Thank you! Our goal was absolutely to be enjoyable for the whole family. I hope a lot of the tunes will be family favorites, as there is a sense of nostalgia/transportation back to childhood in many of the songs. For example, "Breakfast for Dinner" -- that's one that will take many parents back to their youth if there families ever did that, which I know mine did! "Storytime" is also written as an ode to the adults that read to the kids in their lives and then watch them grow up (I wrote this one for the kids I used to nanny for). We also put in a Smashing Pumpkins cover, "Farewell and Goodnight" to bring adults back to a different point in their lives, but to act as a sweet lullaby-esc tune for kids, as well. I also hope that a lot of the jazz tunes will make parents think of there elders that loved that music, and that it'll be special for them to share those timeless standards with their children.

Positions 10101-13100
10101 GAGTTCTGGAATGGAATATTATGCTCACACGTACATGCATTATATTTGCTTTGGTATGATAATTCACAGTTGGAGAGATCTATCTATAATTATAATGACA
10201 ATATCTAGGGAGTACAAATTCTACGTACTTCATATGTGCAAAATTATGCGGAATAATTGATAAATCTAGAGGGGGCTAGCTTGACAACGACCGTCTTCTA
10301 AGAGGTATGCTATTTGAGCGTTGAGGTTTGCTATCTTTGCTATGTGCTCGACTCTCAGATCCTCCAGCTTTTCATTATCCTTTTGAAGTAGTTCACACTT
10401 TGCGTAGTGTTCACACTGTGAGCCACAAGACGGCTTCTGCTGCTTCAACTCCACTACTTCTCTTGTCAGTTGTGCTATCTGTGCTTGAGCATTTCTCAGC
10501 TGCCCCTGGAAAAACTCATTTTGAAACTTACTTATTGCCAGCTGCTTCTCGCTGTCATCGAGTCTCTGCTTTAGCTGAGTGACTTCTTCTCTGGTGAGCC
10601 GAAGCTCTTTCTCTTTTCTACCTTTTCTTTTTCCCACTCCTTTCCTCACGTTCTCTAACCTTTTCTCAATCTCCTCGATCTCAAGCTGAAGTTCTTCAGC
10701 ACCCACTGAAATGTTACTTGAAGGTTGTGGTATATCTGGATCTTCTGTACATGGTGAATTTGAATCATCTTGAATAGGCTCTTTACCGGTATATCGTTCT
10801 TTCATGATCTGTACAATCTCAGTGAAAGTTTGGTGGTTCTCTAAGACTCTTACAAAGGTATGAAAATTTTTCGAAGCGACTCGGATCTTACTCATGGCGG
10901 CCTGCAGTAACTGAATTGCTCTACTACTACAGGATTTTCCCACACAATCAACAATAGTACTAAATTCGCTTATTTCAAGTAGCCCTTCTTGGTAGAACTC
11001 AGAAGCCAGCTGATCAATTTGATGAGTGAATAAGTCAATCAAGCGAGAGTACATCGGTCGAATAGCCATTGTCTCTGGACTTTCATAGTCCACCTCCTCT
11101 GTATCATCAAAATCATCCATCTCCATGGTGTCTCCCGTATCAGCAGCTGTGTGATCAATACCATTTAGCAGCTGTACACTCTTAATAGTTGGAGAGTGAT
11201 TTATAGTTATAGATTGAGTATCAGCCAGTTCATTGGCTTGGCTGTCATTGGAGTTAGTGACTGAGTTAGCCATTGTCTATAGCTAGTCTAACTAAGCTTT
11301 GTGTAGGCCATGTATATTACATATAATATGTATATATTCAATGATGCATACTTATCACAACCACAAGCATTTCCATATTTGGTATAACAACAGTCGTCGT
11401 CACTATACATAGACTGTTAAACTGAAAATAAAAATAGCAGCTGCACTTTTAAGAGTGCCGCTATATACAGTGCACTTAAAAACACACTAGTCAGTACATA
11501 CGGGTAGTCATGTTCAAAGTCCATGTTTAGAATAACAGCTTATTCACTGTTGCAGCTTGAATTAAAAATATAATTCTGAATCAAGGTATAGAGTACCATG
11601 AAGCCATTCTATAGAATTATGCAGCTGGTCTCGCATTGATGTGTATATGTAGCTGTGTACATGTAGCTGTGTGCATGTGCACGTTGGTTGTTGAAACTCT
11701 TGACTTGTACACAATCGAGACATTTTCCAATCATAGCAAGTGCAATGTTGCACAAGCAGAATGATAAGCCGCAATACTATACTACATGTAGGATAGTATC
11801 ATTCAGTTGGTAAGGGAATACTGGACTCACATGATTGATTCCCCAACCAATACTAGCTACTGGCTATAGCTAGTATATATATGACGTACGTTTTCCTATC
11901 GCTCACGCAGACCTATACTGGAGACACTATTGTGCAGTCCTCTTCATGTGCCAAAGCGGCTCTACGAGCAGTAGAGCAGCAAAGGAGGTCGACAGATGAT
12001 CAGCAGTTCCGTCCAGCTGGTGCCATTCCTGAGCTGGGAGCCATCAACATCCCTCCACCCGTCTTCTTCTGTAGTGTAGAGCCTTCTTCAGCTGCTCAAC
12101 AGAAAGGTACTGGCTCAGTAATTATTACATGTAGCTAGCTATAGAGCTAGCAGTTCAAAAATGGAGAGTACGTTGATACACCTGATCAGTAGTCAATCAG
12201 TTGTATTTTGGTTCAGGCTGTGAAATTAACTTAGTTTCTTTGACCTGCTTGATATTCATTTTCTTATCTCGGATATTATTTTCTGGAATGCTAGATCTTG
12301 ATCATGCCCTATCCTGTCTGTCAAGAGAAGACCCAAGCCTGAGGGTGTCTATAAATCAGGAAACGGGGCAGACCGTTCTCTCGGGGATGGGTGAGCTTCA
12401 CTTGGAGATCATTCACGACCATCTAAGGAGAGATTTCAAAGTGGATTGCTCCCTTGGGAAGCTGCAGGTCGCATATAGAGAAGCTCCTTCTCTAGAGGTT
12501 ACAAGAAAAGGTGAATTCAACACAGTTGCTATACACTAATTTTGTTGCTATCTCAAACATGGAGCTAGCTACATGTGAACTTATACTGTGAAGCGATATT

This is your first family album but you have performed around the country and recorded a solo album for adults. What inspired you to create an album primarily for kids?
It's really a dream come true -- it's something I've wanted to do all along, same for the band. It also takes all I've done over the years and mushes it together in a cool way (I hope!): Cabaret, Jazz, MC of events, Voice teacher, Educational voice-over work, Nanny- extraordinaire. 😉
I also teach singing lessons to kids, which I love. A lot of the players in my band also teach music lessons to children. I think this work inspired us and got us ready for this project.
I am so grateful to Lincoln Center Education for seeing that even though we have existing music for adults, that we could also translate to kids, and for giving us the opportunity to do so.
The music on the album has swinging jazz tunes but also pop, Americana and R&B. Why was it important to put modern jazz at the forefront of your debut children’s album?
Well, first and foremost, we are a jazz band. We collectively all know a ton of standards, and jazz is what we were all trained in -- so that's why we wanted to put modern jazz at the forefront, it's just authentically 'us'.